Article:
10.The programmes recommended by the consultants, for implementation in two stages, are described below.

    i) First stage programmes - immediate implementation

11.The first stage programmes, which are for immediate full scale implementation, include promotion of high efficiency lighting, appliances and heating, ventilation and air-conditioning (HVAC) systems as energy-saving DSM programmes and thermal storage air-conditioning systems as capacity-saving DSM programmes. (Thermal storage air-conditioning involves installation of an ice-storage air-conditioning system rather than the usual electric chiller system). Informational and educational programmes and non-contractual time-of-use tariffs to encourage shifting of demand from peak to off peak periods are also recommended.

12.Some of these programmes will involve rebates to the consumer on presentation to the power company of proof of purchase and will qualify for DSM incentive earnings. Others will not be eligible for DSM incentive earnings as the savings resulting from them cannot be quantified or verified.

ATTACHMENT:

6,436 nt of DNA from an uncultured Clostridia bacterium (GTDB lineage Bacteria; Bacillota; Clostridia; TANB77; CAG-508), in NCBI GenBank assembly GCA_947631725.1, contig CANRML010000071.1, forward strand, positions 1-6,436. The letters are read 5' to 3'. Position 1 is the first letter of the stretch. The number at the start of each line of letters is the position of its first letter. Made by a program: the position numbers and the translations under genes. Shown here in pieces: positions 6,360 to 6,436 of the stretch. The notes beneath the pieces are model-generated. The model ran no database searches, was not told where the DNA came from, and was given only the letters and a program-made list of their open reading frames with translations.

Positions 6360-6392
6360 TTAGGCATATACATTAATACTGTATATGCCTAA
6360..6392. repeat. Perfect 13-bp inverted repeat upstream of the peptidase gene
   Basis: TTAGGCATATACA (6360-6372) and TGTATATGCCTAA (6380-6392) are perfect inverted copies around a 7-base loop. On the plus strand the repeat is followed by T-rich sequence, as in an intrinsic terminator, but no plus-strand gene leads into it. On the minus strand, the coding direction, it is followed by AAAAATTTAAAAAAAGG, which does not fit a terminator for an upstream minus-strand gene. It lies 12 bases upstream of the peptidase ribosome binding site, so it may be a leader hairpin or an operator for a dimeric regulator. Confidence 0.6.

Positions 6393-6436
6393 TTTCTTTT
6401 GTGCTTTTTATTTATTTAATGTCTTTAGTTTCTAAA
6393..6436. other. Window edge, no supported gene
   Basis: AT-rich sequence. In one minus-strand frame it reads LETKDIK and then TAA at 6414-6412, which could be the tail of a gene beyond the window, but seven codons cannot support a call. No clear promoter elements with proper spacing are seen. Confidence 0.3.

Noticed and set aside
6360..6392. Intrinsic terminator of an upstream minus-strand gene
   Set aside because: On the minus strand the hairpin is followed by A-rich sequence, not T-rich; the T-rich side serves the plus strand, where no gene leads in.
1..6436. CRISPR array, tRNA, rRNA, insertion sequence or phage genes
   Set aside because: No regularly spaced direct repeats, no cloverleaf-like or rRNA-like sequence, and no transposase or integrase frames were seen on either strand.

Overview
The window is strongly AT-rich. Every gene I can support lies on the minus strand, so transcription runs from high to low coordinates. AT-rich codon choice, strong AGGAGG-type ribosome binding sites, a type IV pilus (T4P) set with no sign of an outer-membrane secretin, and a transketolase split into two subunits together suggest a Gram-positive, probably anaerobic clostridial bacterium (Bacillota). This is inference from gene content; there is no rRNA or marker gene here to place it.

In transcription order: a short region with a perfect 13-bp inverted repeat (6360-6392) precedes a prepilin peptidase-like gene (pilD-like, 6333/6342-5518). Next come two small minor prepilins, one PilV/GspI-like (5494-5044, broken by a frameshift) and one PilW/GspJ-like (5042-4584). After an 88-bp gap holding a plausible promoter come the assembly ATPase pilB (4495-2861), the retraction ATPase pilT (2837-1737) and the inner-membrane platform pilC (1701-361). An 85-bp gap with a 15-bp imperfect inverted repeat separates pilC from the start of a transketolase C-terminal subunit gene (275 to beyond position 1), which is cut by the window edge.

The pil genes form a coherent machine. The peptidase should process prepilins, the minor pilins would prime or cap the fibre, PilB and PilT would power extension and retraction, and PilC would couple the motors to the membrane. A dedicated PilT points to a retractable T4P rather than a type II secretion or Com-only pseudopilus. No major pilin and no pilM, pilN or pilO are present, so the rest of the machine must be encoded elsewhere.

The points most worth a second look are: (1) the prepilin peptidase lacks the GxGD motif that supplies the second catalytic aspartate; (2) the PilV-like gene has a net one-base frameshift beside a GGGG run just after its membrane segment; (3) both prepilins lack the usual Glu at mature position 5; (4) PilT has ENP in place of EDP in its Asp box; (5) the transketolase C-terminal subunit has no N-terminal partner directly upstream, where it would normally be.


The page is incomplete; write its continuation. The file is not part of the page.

13.The consultants recommend that all of the first stage programmes be implemented together, so as to allow all consumers the opportunity to participate and minimise cross-subsidisation. The first stage programmes will continue as the second stage programmes are introduced.

  1. Second stage programmes - longer term

14.The second stage programmes are to be implemented once experience has been gained with the first stage programmes and the DSM market has become more mature. They include DSM Bidding and contractual time-of-use tariffs as energy saving and capacity saving DSM programmes, respectively. These programmes will qualify for DSM incentive earnings.

15.DSM Bidding would be new to Hong Kong. However, it requires the emergence of energy services companies (ESCOs) to serve the needs of both power companies requiring assistance in meeting DSM goals and corporate consumers requiring specialists to identify energy saving and energy management opportunities in their business operations. It works as follows -